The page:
State Journal: Abstaining; Noticing

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Gov. Stephen Merrill of New Hampshire has withdrawn his nomination of a Newport businessman to the state board of education, anticipating that the state executive council would torpedo the nominee because of his views on sex education.

The executive council, an elected five-member body that is part of the state's executive branch, must approve all of the governor's nominations.

Opponents contended that the conservative views of Robert Scott would swing the state board too far to the right. Some 30 to 40 critics wrote and called council members and even sent a videotape of Mr. Scott, who is an ordained Greek Orthodox deacon, speaking about abstinence and sex education.

Supporters charged that Mr. Scott's views were distorted and that he was singled out because of his religion, noting that the executive council approved another nominee with a similar philosophy.

Opponents "painted me in very narrow-minded terms,'' asserted Mr. Scott, adding that he supports teaching students about sexually transmitted diseases, including AIDS, in conjunction with also teaching them about ethics.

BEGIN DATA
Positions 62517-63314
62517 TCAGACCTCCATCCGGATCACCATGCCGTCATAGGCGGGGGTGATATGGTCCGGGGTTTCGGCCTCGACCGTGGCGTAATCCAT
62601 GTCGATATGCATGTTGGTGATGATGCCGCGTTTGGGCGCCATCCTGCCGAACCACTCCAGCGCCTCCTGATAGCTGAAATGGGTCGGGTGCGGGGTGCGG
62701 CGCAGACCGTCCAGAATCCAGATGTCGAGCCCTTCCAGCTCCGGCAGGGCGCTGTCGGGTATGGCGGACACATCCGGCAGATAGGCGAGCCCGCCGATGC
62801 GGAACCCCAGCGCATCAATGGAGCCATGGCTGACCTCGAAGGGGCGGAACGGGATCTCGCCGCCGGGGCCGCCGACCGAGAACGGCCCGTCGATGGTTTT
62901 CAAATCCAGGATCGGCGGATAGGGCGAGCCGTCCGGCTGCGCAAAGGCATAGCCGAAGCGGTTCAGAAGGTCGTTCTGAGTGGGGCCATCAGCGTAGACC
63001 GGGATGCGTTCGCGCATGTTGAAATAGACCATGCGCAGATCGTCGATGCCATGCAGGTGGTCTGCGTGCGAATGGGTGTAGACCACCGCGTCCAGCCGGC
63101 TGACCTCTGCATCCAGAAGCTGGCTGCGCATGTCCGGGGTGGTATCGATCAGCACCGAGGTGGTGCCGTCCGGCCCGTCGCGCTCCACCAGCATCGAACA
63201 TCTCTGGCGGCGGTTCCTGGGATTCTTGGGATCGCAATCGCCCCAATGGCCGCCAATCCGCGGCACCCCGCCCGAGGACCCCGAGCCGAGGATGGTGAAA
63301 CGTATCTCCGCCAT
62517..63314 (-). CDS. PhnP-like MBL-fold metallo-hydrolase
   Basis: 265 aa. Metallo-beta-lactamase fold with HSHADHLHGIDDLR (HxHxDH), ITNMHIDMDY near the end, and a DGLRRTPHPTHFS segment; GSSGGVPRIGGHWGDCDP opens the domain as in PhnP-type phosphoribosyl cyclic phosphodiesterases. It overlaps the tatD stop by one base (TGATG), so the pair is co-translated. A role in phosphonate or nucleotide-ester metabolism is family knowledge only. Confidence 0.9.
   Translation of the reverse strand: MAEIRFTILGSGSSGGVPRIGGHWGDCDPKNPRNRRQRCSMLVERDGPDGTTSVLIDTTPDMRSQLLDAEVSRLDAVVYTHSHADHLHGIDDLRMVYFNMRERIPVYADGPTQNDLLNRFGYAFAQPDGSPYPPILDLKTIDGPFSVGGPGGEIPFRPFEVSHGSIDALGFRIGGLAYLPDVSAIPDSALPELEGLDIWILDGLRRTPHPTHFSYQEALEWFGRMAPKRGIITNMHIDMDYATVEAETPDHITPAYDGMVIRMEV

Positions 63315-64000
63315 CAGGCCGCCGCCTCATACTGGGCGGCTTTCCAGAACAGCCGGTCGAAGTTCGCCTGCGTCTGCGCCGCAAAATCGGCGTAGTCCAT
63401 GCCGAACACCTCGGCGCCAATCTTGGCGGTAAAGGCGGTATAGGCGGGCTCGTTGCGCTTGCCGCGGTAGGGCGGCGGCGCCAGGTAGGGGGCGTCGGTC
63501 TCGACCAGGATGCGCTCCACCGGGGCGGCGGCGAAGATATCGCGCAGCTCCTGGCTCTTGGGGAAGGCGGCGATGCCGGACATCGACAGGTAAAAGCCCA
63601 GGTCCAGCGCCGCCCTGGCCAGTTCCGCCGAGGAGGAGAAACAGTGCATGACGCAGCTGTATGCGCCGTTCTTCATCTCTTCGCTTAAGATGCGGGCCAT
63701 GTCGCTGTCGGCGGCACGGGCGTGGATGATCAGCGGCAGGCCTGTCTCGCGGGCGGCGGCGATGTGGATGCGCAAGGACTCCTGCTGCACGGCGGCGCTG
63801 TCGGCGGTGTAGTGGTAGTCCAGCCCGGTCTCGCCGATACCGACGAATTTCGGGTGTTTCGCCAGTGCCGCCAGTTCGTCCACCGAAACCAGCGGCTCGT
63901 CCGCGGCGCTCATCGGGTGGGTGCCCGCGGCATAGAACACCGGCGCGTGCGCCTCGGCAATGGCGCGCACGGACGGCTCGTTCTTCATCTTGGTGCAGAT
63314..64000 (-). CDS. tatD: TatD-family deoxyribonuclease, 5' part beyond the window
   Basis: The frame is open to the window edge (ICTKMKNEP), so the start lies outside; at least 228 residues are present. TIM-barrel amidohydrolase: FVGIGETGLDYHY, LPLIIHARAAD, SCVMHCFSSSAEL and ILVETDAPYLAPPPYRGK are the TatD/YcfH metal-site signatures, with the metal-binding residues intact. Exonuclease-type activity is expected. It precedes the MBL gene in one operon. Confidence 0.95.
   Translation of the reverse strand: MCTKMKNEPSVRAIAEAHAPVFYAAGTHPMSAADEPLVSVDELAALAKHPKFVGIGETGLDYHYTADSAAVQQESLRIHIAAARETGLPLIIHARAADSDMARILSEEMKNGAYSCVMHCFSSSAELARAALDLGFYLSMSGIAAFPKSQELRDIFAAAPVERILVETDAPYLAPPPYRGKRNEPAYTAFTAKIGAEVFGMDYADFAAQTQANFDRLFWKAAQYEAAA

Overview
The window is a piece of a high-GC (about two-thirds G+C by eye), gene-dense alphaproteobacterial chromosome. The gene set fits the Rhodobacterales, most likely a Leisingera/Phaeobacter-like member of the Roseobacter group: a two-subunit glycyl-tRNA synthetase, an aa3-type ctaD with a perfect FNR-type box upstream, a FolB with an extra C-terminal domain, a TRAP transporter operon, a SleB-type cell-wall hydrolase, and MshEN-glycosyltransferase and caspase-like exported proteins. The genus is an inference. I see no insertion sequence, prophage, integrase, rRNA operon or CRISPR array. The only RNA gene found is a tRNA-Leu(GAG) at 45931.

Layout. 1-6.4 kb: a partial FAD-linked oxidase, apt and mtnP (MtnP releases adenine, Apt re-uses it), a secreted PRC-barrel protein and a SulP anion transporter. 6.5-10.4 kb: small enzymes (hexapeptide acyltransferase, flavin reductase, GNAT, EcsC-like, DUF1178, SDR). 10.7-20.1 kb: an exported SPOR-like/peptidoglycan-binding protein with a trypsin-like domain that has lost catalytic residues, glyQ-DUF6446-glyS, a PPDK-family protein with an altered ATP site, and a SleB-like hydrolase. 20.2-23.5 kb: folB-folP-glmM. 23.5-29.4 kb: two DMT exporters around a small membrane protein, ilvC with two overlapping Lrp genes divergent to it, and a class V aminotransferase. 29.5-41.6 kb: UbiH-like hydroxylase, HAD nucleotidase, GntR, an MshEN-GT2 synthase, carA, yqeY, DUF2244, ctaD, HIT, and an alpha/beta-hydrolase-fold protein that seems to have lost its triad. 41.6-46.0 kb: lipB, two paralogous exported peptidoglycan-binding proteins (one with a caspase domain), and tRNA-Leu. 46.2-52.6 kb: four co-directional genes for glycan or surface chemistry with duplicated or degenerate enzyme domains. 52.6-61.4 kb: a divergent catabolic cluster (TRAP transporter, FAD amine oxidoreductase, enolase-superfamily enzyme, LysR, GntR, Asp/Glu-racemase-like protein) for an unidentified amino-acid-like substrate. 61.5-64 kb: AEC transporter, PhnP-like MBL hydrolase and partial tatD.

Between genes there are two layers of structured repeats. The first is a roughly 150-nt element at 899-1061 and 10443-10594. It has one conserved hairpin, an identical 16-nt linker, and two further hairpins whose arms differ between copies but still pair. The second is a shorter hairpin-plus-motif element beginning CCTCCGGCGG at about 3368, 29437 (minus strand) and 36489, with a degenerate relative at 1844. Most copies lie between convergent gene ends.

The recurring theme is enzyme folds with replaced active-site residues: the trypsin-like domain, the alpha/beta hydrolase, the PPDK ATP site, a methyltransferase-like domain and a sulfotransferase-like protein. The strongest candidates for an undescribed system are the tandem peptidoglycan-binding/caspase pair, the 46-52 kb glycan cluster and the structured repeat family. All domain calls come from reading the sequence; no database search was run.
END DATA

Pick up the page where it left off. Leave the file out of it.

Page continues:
The Connecticut legislature may void a requirement that teachers be given 90 days' notice of layoffs, in an effort to prevent teachers who ultimately retain their jobs from collecting unemployment benefits as well.

When the Hartford school system faced a budget deficit last May, it sent layoff notices to 300 teachers. About 125 collected a total of $252,841 in unemployment benefits.

But a last-minute compromise between the district and the Hartford Federation of Teachers allowed the teachers to return in September. The state billed the city for the unemployment benefits.

In response, the House passed legislation to repeal a 1945 law requiring the 90-day notice for tenured school staff. It is pending in the Senate.

"The perception is that everybody knew these people were going to be back,'' and they were intentionally "double dipping,'' said Susan Breault, a staff specialist at the Hartford local. "But they were given pink slips and advised to find employment elsewhere.''

Ms. Breault said the pending measure would still allow a teacher laid off in the summer and later rehired to get unemployment benefits. Instead, she said, teachers should be barred from receiving benefits during school vacations.

"What's really going on is that [administrators] want to get rid of the 90-day notice,'' she said.

Vol. 13, Issue 31

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